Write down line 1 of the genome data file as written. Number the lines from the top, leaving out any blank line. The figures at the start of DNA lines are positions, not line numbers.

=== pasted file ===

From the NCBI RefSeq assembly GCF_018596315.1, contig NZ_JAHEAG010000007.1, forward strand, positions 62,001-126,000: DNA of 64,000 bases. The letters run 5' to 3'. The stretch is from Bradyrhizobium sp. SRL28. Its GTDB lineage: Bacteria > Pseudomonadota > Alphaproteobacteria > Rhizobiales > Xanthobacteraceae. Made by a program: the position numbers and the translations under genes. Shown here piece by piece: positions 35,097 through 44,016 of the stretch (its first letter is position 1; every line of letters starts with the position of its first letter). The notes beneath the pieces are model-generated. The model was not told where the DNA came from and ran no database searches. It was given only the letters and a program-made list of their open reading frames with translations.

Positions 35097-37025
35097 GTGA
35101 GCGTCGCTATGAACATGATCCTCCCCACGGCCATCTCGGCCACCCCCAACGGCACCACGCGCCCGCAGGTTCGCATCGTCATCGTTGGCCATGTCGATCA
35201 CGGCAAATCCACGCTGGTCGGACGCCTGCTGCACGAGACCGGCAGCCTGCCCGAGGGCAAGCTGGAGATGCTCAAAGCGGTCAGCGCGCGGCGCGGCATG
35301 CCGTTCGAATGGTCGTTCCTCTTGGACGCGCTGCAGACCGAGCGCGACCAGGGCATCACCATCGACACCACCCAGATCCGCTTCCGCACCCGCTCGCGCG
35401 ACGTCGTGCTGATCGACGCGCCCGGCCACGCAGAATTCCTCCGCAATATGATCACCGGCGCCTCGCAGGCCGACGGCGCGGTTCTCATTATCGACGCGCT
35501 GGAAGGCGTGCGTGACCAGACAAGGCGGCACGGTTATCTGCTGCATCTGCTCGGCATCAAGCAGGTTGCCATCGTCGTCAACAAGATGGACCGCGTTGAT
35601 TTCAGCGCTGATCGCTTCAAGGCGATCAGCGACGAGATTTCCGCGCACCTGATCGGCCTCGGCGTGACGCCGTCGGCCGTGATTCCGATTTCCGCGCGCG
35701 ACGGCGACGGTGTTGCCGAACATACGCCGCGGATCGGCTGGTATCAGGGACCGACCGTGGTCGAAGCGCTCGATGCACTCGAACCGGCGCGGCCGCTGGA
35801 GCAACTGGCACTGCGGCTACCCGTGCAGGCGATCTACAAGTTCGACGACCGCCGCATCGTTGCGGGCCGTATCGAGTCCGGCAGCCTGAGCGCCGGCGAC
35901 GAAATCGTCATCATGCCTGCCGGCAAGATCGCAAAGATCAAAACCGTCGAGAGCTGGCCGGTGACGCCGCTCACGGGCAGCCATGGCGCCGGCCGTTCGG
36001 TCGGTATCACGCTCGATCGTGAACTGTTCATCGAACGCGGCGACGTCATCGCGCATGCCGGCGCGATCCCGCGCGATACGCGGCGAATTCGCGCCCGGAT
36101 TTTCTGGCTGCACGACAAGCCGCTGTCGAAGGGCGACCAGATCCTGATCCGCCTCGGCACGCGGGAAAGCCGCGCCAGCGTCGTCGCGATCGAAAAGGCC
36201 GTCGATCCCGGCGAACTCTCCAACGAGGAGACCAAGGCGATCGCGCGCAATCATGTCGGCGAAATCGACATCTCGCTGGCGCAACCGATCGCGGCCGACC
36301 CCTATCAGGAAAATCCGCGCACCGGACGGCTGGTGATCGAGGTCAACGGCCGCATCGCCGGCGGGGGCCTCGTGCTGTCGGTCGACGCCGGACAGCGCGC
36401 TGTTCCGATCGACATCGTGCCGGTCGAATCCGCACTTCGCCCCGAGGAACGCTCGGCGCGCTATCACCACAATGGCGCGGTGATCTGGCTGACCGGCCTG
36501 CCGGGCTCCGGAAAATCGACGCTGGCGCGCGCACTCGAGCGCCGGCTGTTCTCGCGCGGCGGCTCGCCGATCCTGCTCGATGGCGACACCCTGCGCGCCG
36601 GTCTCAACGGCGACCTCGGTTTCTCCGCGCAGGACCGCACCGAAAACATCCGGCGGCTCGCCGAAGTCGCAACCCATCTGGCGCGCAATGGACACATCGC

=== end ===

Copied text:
From the NCBI RefSeq assembly GCF_018596315.1, contig NZ_JAHEAG010000007.1, forward strand, positions 62,001-126,000: DNA of 64,000 bases. The letters run 5' to 3'. The stretch is from Bradyrhizobium sp. SRL28. Its GTDB lineage: Bacteria > Pseudomonadota > Alphaproteobacteria > Rhizobiales > Xanthobacteraceae. Made by a program: the position numbers and the translations under genes. Shown here piece by piece: positions 35,097 through 44,016 of the stretch (its first letter is position 1; every line of letters starts with the position of its first letter). The notes beneath the pieces are model-generated. The model was not told where the DNA came from and ran no database searches. It was given only the letters and a program-made list of their open reading frames with translations.